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The coming depression blog | July 21, 2018

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California’s Public Pension Disaster

California has promised its public employees lavish pensions and retiree health benefits without setting aside nearly enough money to pay for those benefits. As a result, California already admits to a $75.5 billion shortfall in paying for these promises to public employees—$40.5 billion for the teachers’ retirement plan (California State Teachers’ Retirement System, or CalSTRS) and $35 billion for the California Public Employee Retirement System (CalPERS).

As the pension and health-care benefit crisis sweeps across the nation, some states are seriously dealing with these multibillion-dollar problems that threaten public services and treasuries. And other states remain in deep denial. California, to no one’s surprise, is moving stridently in the wrong direction. That continues a troubling trend that’s been building for years, one that has had a particularly harsh effect on black workers. While the private sector has been adding jobs since the end of 2009, more than half a million government positions have been lost since the recession.

A new estimate from the state’s public retirement system shows a change in benefits could prove costly.

Earlier this fall, lawmakers asked the retirement system to run some numbers.

They wanted to know how much it would cost employers- that are the state, cities and towns – if New Hampshire went from a defined benefit plan to a defined contribution plan.

Going from a system where the employers are responsible for guaranteed benefits, to one where employers only guarantee they pay a certain contribution.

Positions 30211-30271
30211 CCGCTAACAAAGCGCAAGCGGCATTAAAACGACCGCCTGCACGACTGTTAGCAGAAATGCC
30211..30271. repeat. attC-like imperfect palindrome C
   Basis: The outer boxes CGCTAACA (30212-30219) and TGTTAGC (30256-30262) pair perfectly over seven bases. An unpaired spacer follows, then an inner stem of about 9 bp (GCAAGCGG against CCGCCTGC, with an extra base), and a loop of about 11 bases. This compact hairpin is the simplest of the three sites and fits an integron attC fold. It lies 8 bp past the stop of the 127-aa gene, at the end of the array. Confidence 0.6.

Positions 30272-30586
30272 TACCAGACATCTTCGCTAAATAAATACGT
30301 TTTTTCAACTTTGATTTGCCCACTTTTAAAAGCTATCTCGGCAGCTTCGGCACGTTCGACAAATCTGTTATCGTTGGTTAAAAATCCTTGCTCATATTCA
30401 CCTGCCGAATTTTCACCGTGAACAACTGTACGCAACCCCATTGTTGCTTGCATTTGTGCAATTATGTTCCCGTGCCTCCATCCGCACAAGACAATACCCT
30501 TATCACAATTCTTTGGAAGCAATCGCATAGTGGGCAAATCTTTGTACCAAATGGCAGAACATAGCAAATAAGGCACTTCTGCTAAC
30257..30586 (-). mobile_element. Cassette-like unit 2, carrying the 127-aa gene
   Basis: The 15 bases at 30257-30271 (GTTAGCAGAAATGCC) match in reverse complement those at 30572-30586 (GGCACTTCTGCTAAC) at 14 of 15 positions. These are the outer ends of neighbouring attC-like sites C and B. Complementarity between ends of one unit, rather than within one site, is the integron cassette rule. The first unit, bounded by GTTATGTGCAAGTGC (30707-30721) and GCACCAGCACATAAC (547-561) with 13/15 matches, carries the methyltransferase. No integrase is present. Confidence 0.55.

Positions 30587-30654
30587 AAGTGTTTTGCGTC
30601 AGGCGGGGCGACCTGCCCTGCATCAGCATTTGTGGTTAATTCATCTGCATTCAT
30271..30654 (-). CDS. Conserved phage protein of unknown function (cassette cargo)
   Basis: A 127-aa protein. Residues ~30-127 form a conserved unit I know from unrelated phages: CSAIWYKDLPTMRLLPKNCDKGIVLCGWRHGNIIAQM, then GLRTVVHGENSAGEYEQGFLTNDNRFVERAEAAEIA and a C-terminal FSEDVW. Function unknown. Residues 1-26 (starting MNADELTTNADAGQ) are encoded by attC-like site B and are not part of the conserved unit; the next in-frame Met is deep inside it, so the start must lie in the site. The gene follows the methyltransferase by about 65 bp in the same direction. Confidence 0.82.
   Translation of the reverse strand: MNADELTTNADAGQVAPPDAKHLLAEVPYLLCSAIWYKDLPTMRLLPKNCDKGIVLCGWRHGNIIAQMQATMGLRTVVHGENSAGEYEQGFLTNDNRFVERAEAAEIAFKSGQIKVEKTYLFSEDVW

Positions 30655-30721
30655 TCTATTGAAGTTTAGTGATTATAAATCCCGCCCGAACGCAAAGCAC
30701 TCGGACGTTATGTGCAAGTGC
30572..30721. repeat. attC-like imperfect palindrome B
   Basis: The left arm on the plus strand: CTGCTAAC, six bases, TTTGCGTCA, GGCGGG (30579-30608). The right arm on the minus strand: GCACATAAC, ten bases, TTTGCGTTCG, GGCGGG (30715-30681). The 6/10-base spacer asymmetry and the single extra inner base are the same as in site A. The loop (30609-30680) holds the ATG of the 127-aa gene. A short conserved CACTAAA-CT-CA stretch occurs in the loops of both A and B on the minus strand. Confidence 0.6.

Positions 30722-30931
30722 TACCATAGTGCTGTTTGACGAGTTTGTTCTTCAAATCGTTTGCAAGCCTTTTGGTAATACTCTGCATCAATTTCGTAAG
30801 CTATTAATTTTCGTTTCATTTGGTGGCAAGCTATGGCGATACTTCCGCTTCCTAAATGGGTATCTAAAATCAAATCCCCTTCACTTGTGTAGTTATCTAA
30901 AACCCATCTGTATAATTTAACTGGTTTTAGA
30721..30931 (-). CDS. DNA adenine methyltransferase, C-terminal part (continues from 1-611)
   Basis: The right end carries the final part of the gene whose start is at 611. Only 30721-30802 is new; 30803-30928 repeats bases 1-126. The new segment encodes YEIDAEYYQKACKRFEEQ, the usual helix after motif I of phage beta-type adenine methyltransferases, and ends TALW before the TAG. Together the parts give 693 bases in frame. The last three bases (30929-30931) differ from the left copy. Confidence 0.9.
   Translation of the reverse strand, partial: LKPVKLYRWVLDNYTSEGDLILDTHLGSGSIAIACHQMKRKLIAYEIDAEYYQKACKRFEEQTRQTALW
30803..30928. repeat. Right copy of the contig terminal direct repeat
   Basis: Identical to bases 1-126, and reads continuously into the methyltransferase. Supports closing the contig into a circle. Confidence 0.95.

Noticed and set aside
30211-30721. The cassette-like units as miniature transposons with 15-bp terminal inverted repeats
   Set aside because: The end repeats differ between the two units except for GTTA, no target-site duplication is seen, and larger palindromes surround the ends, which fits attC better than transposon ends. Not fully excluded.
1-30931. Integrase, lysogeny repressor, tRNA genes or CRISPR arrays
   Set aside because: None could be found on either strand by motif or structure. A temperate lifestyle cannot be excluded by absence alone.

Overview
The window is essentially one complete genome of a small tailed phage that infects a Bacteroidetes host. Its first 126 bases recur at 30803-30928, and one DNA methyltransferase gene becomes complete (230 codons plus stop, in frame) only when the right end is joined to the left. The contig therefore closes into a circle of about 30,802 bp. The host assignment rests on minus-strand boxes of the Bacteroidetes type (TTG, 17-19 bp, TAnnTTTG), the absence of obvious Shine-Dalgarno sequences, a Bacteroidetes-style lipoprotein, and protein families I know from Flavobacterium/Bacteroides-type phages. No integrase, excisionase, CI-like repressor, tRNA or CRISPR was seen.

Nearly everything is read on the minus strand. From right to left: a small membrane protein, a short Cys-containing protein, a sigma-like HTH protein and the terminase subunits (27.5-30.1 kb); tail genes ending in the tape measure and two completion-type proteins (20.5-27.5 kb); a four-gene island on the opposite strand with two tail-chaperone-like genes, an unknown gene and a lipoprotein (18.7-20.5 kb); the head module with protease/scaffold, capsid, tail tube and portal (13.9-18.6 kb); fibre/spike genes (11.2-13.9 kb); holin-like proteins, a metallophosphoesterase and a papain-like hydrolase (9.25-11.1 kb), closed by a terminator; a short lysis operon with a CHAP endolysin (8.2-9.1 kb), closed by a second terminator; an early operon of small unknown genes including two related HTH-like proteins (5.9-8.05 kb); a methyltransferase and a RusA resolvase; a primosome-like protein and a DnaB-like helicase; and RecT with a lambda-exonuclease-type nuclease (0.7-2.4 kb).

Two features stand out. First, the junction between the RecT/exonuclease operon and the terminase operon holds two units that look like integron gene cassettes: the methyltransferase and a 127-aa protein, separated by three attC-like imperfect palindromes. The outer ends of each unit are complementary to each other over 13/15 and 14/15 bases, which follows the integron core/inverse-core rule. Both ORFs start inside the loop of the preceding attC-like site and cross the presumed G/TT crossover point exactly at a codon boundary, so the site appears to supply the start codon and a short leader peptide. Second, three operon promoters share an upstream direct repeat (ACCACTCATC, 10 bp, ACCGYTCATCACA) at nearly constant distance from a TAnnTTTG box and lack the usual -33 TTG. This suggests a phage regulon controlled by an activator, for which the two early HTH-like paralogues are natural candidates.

Initial numbers from the retirement system’s actuarial firm are sobering.

Over the next 26 years, the switch would end up costing employers at least $237 million dollars more than they currently expect to pay.

The tiny state of Rhode Island, for instance, faced enormous pension liabilities. Its state system was about 40 percent funded and on the brink of collapse. The Legislature and governor last month reformed the pension system by shifting to a hybrid pension plan (rather than a pure defined-benefit plan), suspended cost-of-living raises for retirees and boosted the retirement age. The reforms reduced benefits for current employees.

This shortfall has grown so large because elected officials preferred the hidden cost of higher retirement benefits to the visible cost of higher wages. For instance, a recent report from the Reason Foundation noted that thanks to a 1999 pension bill radically increasing benefits, “there are 9,111 state and local government retirees in California, such as police officers, firefighters and prison guards, who receive pensions of at least $100,000 a year (through CalPERS), and an additional 3,065 retired teachers and school administrators who receive pensions of over $100,000 a year (through CalSTRS).” As a California pension recipient told Forbes last year, “It’s just taxpayers’ money, so nobody cares.”

But even in California, it has long been accepted that non-vested benefits, which are non-contractual and not guaranteed, can be changed. There’s no long-term promise inherent in such benefits. Typically, government retiree medical benefits fit into this category. Virtually no retiree in the private sector gets these deluxe health-care freebies because they are so expensive they would eventually destroy any company stupid enough to grant them.

California politicians can either continue hiding their heads in the sand, or else face up to these looming obligations by ceasing to promise overly lavish benefits and by increasing the required contributions from salaried employees. In addition, California may consider changing the structure of its pension system so that it depends more on employee savings, rather than promising a guaranteed financial payment regardless of how much a given employee saved.

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